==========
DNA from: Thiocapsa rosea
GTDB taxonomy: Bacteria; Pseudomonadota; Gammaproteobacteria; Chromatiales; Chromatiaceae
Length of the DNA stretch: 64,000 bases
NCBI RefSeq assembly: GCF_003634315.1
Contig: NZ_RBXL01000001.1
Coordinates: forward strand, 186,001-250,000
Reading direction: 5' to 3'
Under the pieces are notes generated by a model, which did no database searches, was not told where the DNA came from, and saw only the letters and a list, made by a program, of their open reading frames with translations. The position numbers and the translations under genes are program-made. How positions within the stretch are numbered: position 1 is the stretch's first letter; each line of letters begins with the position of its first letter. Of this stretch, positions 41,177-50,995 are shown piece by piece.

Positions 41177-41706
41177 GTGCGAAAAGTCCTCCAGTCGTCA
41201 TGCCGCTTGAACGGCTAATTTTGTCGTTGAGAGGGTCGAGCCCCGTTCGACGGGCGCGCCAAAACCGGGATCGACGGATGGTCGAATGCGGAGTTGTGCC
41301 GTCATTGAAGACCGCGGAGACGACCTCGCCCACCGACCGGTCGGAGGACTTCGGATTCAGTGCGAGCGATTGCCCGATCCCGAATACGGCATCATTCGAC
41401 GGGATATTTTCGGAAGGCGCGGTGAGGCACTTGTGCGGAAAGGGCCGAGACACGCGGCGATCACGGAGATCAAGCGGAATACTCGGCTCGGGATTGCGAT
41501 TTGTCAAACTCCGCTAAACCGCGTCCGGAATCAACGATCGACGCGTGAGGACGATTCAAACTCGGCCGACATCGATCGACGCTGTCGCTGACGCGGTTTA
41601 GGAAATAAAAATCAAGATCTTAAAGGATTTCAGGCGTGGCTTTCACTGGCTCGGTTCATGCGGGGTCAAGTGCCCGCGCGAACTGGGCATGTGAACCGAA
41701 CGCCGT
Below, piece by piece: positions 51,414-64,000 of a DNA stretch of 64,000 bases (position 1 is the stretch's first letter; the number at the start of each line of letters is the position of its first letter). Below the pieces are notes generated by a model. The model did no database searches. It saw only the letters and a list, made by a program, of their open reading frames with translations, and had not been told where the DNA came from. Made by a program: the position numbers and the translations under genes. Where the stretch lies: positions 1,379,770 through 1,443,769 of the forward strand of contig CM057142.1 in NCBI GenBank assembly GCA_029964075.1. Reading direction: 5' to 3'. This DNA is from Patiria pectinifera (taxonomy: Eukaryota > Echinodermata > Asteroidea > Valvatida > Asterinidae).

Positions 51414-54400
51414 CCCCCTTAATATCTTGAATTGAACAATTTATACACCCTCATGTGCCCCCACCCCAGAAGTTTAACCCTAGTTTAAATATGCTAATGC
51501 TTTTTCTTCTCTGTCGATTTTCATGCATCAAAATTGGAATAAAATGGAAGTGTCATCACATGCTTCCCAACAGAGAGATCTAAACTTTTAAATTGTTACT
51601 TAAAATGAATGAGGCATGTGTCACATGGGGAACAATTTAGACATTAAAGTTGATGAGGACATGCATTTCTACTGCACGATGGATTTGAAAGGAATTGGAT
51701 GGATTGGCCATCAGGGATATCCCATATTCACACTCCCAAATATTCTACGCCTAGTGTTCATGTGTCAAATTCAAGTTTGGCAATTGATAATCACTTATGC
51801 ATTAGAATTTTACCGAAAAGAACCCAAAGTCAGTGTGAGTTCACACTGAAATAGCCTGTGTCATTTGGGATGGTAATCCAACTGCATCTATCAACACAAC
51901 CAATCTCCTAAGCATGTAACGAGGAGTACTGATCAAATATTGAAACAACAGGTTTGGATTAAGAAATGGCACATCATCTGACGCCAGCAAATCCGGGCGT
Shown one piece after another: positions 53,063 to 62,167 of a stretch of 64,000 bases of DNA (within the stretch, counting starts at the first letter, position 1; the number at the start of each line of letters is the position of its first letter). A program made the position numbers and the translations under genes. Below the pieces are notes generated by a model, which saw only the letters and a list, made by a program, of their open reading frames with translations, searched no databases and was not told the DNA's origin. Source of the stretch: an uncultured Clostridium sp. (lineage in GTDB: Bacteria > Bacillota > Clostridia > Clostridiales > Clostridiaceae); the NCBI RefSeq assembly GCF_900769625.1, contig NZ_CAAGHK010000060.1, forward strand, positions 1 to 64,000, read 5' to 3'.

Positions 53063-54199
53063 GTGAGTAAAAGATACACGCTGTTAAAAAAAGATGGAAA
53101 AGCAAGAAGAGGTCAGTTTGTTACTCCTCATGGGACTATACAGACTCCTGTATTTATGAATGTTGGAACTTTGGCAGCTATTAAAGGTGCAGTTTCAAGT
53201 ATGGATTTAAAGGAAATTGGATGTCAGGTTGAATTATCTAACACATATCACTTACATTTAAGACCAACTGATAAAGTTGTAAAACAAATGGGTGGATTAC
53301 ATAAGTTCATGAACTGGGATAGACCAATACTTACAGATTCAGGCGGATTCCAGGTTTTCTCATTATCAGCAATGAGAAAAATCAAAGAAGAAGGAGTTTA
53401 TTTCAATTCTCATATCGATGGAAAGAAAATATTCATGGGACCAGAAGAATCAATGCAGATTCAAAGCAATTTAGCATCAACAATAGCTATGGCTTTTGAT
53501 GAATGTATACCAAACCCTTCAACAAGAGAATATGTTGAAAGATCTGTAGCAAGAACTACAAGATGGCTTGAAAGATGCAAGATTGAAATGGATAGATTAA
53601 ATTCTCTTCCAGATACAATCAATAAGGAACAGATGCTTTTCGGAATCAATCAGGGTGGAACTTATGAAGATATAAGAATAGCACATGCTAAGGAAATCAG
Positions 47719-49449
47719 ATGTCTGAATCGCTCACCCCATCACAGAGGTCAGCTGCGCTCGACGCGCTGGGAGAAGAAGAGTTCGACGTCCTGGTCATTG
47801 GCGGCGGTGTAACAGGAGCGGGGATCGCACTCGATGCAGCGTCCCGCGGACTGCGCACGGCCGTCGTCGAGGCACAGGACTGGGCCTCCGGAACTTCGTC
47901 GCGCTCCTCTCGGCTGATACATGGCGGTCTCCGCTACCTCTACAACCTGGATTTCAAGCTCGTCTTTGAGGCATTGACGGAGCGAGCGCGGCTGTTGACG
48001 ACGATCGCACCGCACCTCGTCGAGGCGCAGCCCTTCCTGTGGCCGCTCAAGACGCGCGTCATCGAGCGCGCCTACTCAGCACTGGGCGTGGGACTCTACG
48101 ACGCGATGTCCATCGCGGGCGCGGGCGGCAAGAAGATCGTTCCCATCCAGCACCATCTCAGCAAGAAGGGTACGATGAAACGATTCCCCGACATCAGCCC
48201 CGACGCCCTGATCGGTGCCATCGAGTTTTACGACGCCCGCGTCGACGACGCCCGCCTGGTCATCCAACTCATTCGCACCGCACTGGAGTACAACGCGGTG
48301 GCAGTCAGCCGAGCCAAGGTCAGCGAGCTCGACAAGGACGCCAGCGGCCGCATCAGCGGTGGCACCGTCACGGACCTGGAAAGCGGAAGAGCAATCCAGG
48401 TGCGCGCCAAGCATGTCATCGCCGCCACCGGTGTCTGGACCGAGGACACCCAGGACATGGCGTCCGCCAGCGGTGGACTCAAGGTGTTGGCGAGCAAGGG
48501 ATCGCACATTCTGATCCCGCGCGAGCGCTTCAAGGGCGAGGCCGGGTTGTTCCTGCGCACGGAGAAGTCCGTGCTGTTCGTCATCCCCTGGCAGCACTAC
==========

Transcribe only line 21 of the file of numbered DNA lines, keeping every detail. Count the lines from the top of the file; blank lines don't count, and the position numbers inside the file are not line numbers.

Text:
51601 TAAAATGAATGAGGCATGTGTCACATGGGGAACAATTTAGACATTAAAGTTGATGAGGACATGCATTTCTACTGCACGATGGATTTGAAAGGAATTGGAT